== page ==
The exponential technologies such as AI, machine learning, Augmented Realities, Virtual Realities, etc. are creating endless opportunities for the businesses as well as human mankind. The only need is to recognize the potential of these technologies and put it into practice. Many leaders have been successful in doing the same. Amongst those, one is Simon Lajboschitz, the Cofounder and CEO of Khora.
After 7 years of experience as a Brand and Concept Leader in the retail industry, Simon Lajboschitz decided to join forces with Peter Fisher, who had been producing Virtual Reality content on his spare time for a few years in Copenhagen, and together founded Khora. The company was founded under the mission of exploring the possibilities of immersive technologies and how they can add value to society.
As the CEO, Simon finds himself planning and managing the team’s daily business development efforts, securing strong collaborations with partners in multiple fields, and inspiring everyone In an interview with Insights Success, Simon shares his valuable insights on how the company is pushing to expand this technology’s potential and integrating people of all ages and walks of life who share a common interest in this emerging technology.
Below are the highlights of an interview:
How do you diversify your organization’s solutions that appeal to your target audience?
The versatility of the technology enables Khora to work with multiple industries. This does not mean that we end up being experts within all of the industries that we work with, but we rely on collaborations with our clients. We are experts in the medium, by knowing its language and having a strong grasp of what the technology can do, while being backed by a strong technical team Khora is able to find flexibility in answering multiple clients’ challenges. For example, our Pain Distraction project with the Central Hospital in Copenhagen (Rigshospitalet) was only possible due to the strong collaboration that we had with the Center for Pediatric Pain Knowledge at the hospital. They were aware of the challenges that nurses often encountered when performing routine medical procedures (e.g.: inserting an IV), and we were aware of the technical possibilities of the medium. Together, we developed a VR Pain Distraction tool for nurses to use with children aged 6-12 and is currently being used in 6 hospitals in Scandinavia.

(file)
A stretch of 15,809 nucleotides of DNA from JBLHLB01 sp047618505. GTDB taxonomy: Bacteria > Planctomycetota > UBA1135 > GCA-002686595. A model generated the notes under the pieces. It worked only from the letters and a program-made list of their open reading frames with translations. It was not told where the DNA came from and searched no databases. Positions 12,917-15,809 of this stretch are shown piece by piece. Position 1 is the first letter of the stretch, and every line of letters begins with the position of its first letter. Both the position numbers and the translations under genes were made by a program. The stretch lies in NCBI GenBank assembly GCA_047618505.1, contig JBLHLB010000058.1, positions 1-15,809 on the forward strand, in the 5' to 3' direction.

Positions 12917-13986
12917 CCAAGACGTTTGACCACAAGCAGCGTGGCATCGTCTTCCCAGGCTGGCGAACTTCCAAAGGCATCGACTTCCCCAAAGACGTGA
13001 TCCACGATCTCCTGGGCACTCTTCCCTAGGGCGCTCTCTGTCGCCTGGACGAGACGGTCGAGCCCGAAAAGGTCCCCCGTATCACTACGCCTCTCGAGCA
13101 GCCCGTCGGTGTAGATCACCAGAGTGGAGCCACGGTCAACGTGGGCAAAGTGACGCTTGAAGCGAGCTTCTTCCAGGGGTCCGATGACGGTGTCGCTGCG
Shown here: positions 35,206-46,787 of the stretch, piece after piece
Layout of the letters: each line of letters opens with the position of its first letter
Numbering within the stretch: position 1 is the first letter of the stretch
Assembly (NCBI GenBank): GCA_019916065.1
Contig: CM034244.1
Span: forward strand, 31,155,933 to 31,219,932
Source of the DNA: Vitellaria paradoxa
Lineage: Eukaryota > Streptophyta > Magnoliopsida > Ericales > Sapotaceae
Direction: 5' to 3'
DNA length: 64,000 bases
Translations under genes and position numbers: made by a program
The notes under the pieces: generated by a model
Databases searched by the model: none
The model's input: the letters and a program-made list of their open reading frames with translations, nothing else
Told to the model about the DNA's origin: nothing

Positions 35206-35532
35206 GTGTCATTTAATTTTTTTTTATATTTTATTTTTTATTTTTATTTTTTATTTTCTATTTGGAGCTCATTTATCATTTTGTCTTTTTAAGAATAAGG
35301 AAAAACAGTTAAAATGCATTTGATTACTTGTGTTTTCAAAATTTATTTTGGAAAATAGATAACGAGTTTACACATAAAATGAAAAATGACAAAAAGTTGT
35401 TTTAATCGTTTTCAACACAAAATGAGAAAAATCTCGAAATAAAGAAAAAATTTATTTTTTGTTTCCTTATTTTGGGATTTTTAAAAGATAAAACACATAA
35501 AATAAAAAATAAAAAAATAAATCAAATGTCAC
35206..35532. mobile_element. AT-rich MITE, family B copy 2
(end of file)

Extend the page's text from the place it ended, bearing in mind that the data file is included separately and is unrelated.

Describe some of the vital attributes that every best performing CEO should possess.
I believe that it is important that a CEO is capable of jumping between macro and micro levels with ease. Being able to look at the organization from a bird’s eye view to make sure that the company is steering towards its vision while remaining true to its mission. And at the same time being able to cover small detail aspects of the business, which provide vital support to the daily operations.
Explain how your strategies are helping employees to bridge the gap between idea and execution.
Being in a creative & tech industry, it is important that we facilitate internal exchange of inspiration and knowledge on the latest updates of the tech so that everyone in the company is feeling confident in finding executable ideas for our clients. At the same time it is important that we give our employees the creative freedom and autonomy that they need to excel and provide that extra value to our clients. This is transversally seen in our collaboration with renowned contemporary artists on Virtual Reality art pieces, and also in our commercial collaborations, such as a project we did with HK – one of the largest labor unions in Denmark – where we developed a VR simulation of an exam to help students cope with exam anxiety and the autonomy that the team had to work closely with the client paid off with a great production and a happy client.
Where does Khora sees itself in the near future and how do you plan to sustain its competency?
We see a lot of potential in the healthcare market, where we are pushing towards working together with specialists in the mental illnesses field and create scalable solutions. We have recently been working closely with psychotherapists in the creation of an exposure therapy tool for people with fear of flying and other phobias, which are now in clinical trials. These projects are helping us become trusted partners within the healthcare field due to our experience and way of working in the area. In the near future we will be working on larger scale projects for other mental illnesses.
What advice would you like to give to the young minds?
“If you have an idea, figure out a way to test it with the tools and resources you have available and go from there. Don’t intellectualize it. It belongs to the world.”